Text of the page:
Delta Air Lines has plans to make a major onboard upgrade for passengers on some of its newest planes: Pairing your Bluetooth headphones with your seat back screen.
It seems like something that should have been offered years ago as Airpods and Bluetooth headphones have become mainstays, but airlines have struggled to keep up with that technology. Just last month, Delta unveiled its newest and most fuel-efficient jet yet: The Airbus A321neo. Not only are these planes equipped with a brand new first class seat, but they’ve also been testing Bluetooth connectivity at in-seat entertainment at these seats.
Apparently, it’s been a smash hit. As first reported by Paxex.aero, Delta will soon expand this functionality to more of its fleet, including some of the planes it frequently flies on long-haul international routes. Next up? Delta’s Airbus A330-900neos and Boeing 767-400s, both of which are already outfitted with state-of-the-art inflight entertainment systems that make it easier.
It’s unclear if Delta is planning to immediately launch this technology in economy seats on these planes or if it will be phased in, starting with business class.
Delta’s new A321neo first-class seats, photo courtesy of Delta
That means if you have headphones like the Apple Airpods, Bose’s wireless noise-canceling headphones, or any other wireless headset, you’ll be able seamlessly connect your device to the screen. Until now, you’d need a separate device like the AirFly dongle to connect Bluetooth headphones to your seatback entertainment.
In an era when many Americans expect Bluetooth connectivity almost everywhere, airlines have struggled to keep up. Adding this functionality even on planes with screens at every seat isn’t as simple as flipping a switch. There are regulatory hurdles to overcome. And rolling out new technology that supports Bluetooth will take time … and a huge sum of money.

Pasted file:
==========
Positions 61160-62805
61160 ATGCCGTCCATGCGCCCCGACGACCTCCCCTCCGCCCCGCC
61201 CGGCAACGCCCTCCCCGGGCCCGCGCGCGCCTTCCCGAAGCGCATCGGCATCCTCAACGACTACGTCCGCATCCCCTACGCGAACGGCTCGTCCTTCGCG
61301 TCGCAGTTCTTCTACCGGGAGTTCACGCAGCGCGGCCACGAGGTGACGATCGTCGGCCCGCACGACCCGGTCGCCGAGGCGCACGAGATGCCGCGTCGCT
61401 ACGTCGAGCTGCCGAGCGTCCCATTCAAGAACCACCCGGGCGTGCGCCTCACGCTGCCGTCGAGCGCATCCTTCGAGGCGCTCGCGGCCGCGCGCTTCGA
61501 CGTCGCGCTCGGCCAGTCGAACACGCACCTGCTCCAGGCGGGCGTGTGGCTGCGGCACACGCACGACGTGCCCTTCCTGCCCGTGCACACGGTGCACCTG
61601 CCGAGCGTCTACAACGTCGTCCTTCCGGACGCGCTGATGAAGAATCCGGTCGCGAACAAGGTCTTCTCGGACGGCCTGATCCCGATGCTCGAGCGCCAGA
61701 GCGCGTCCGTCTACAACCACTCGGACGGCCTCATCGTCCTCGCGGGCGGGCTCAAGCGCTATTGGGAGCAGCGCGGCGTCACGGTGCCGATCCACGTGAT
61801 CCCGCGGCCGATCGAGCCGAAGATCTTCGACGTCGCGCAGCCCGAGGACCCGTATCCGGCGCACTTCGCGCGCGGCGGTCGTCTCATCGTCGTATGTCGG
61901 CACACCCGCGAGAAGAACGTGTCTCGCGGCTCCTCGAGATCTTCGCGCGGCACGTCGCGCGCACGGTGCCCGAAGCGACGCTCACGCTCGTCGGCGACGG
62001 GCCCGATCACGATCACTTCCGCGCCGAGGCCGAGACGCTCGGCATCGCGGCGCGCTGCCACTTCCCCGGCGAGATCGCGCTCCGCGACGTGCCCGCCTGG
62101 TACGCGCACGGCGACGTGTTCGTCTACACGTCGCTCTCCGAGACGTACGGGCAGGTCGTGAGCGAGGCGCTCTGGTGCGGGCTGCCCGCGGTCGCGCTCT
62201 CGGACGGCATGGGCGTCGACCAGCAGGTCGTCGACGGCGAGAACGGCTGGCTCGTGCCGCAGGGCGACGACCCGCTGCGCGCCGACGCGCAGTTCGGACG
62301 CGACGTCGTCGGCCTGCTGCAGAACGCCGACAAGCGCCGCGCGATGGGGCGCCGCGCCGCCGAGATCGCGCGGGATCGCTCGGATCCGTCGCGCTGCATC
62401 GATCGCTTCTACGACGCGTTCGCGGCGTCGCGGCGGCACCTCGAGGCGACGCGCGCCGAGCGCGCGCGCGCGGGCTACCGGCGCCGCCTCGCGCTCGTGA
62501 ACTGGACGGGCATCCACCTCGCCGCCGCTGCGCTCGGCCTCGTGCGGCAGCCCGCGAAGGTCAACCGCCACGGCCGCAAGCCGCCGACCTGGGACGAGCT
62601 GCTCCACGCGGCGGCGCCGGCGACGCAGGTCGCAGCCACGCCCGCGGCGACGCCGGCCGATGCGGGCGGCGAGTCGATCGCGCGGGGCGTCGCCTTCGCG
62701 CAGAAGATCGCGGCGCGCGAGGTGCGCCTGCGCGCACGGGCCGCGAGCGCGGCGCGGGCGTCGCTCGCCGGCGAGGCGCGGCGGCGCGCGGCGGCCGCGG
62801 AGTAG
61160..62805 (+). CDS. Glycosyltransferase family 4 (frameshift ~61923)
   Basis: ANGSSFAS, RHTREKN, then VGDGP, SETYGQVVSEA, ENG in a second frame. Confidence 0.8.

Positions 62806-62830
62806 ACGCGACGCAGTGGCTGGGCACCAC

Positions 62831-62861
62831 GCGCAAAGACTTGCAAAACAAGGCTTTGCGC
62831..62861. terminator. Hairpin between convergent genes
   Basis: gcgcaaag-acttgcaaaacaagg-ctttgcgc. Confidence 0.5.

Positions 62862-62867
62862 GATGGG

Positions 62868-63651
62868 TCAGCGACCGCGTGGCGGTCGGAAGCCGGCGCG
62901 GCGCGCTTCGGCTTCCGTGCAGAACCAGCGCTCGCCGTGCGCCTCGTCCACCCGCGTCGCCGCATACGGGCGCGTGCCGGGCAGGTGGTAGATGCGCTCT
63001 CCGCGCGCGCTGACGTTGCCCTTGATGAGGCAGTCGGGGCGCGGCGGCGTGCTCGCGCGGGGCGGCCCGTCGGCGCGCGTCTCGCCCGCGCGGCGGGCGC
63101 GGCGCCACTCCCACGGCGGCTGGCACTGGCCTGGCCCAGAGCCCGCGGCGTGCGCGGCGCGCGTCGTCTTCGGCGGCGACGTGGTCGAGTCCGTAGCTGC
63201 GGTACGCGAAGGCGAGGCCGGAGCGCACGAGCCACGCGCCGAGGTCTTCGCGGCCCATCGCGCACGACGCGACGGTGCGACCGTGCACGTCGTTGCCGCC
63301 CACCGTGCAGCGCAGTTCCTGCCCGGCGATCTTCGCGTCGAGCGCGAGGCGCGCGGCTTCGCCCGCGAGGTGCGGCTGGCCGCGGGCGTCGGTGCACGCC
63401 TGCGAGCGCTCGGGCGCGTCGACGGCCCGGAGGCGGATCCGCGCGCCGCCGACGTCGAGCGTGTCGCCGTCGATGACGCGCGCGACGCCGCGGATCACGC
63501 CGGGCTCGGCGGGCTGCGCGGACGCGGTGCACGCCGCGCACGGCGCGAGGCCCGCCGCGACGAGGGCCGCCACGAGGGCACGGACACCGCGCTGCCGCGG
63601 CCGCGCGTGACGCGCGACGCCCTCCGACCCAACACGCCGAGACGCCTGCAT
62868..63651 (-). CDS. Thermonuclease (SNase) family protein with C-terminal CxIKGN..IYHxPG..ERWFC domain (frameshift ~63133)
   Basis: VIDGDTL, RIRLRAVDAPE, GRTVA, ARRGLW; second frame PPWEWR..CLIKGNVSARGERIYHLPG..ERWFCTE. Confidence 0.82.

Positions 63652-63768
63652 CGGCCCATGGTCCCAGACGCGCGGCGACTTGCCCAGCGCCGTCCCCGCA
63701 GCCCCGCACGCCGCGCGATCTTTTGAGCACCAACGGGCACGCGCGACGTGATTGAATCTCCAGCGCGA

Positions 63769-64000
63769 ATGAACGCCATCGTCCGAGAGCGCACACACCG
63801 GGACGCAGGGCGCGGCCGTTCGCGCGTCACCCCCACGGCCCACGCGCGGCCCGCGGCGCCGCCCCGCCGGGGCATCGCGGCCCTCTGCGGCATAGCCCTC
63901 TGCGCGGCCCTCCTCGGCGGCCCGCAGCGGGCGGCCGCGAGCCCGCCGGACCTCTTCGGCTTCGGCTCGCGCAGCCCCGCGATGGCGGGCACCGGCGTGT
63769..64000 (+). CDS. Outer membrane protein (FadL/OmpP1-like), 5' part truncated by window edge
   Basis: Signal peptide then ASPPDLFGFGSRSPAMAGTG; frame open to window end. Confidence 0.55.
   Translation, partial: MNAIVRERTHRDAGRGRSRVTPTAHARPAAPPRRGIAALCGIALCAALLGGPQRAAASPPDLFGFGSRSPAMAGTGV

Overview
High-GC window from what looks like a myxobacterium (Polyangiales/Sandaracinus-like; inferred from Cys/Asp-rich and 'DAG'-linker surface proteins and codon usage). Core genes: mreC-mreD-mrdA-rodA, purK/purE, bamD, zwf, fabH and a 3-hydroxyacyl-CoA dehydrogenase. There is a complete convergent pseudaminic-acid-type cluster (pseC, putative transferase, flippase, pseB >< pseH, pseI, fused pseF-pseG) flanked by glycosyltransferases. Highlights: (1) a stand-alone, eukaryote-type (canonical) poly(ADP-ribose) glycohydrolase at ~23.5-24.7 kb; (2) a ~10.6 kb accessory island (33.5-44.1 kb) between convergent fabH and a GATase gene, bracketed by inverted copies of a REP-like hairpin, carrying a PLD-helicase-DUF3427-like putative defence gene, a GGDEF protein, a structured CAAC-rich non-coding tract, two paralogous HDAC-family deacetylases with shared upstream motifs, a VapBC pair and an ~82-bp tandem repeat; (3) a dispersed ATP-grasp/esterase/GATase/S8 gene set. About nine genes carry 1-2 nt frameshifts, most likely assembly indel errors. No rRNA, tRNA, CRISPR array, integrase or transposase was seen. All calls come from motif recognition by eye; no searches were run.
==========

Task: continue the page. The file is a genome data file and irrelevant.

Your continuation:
Seth Miller at Paxex.aero calls this deployment a short-term win in a broader strategy that will include significant upgrades to Delta’s next-generation in-seat screens.
Notably, Delta’s new IFE screens would shift from 720p to 1080p or even 4K resolution. The new screens would also come equipped with an updated Bluetooth chip that would allow for more efficient directional signaling. That said, these next-generation chips seem to be the key to getting the appropriate regulatory approval.
While it’s exciting news for Delta travelers with Airpods in their pockets, the airline is playing catch up with a competitor: United Airlines. The Chicago-based airline unveiled a new signature cabin interior at an airline industry event last summer, featuring Bluetooth connectivity at all seats – including those in economy.
That feature debuted on some new Boeing 737 MAX 8 aircraft this year, and United plans to retrofit many of its existing jets with this technology.
After a successful trial run of adding Bluetooth headphone connectivity to first-class seats on Delta’s new A321neo aircraft, the airline has plans to roll out this technology on a broader scale over the coming years.
The airline will start with its Airbus A330-900neo and Boeing 767-400 aircraft and then go from there to make Bluetooth connectivity more common across its fleet.
Lead photo courtesy of Delta Air Lines
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